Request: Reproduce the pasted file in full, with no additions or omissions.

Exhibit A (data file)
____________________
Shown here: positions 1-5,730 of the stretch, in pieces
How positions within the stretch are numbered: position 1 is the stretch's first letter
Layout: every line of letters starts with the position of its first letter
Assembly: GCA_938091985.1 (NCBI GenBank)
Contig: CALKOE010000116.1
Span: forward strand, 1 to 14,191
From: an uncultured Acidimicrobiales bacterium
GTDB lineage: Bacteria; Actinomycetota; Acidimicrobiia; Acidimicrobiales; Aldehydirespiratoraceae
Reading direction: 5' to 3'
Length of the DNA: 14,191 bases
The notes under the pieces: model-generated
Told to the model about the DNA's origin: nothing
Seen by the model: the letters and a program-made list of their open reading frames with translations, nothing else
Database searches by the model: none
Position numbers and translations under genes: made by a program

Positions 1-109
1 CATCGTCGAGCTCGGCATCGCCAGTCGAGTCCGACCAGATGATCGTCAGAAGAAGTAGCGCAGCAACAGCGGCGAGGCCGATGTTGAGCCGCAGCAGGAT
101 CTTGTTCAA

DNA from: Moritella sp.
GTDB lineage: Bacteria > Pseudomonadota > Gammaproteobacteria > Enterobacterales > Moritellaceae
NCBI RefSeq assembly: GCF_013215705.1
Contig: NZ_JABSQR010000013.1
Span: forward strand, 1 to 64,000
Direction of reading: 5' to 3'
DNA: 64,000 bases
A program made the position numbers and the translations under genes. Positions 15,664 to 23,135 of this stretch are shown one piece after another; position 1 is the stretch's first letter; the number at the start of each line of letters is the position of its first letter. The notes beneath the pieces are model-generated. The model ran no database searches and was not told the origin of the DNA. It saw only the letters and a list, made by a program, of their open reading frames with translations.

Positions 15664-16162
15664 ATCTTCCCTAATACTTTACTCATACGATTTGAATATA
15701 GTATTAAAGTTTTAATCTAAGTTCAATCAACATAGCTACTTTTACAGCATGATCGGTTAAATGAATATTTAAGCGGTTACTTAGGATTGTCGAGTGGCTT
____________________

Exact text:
Shown here: positions 1-5,730 of the stretch, in pieces
How positions within the stretch are numbered: position 1 is the stretch's first letter
Layout: every line of letters starts with the position of its first letter
Assembly: GCA_938091985.1 (NCBI GenBank)
Contig: CALKOE010000116.1
Span: forward strand, 1 to 14,191
From: an uncultured Acidimicrobiales bacterium
GTDB lineage: Bacteria; Actinomycetota; Acidimicrobiia; Acidimicrobiales; Aldehydirespiratoraceae
Reading direction: 5' to 3'
Length of the DNA: 14,191 bases
The notes under the pieces: model-generated
Told to the model about the DNA's origin: nothing
Seen by the model: the letters and a program-made list of their open reading frames with translations, nothing else
Database searches by the model: none
Position numbers and translations under genes: made by a program

Positions 1-109
1 CATCGTCGAGCTCGGCATCGCCAGTCGAGTCCGACCAGATGATCGTCAGAAGAAGTAGCGCAGCAACAGCGGCGAGGCCGATGTTGAGCCGCAGCAGGAT
101 CTTGTTCAA

DNA from: Moritella sp.
GTDB lineage: Bacteria > Pseudomonadota > Gammaproteobacteria > Enterobacterales > Moritellaceae
NCBI RefSeq assembly: GCF_013215705.1
Contig: NZ_JABSQR010000013.1
Span: forward strand, 1 to 64,000
Direction of reading: 5' to 3'
DNA: 64,000 bases
A program made the position numbers and the translations under genes. Positions 15,664 to 23,135 of this stretch are shown one piece after another; position 1 is the stretch's first letter; the number at the start of each line of letters is the position of its first letter. The notes beneath the pieces are model-generated. The model ran no database searches and was not told the origin of the DNA. It saw only the letters and a list, made by a program, of their open reading frames with translations.

Positions 15664-16162
15664 ATCTTCCCTAATACTTTACTCATACGATTTGAATATA
15701 GTATTAAAGTTTTAATCTAAGTTCAATCAACATAGCTACTTTTACAGCATGATCGGTTAAATGAATATTTAAGCGGTTACTTAGGATTGTCGAGTGGCTT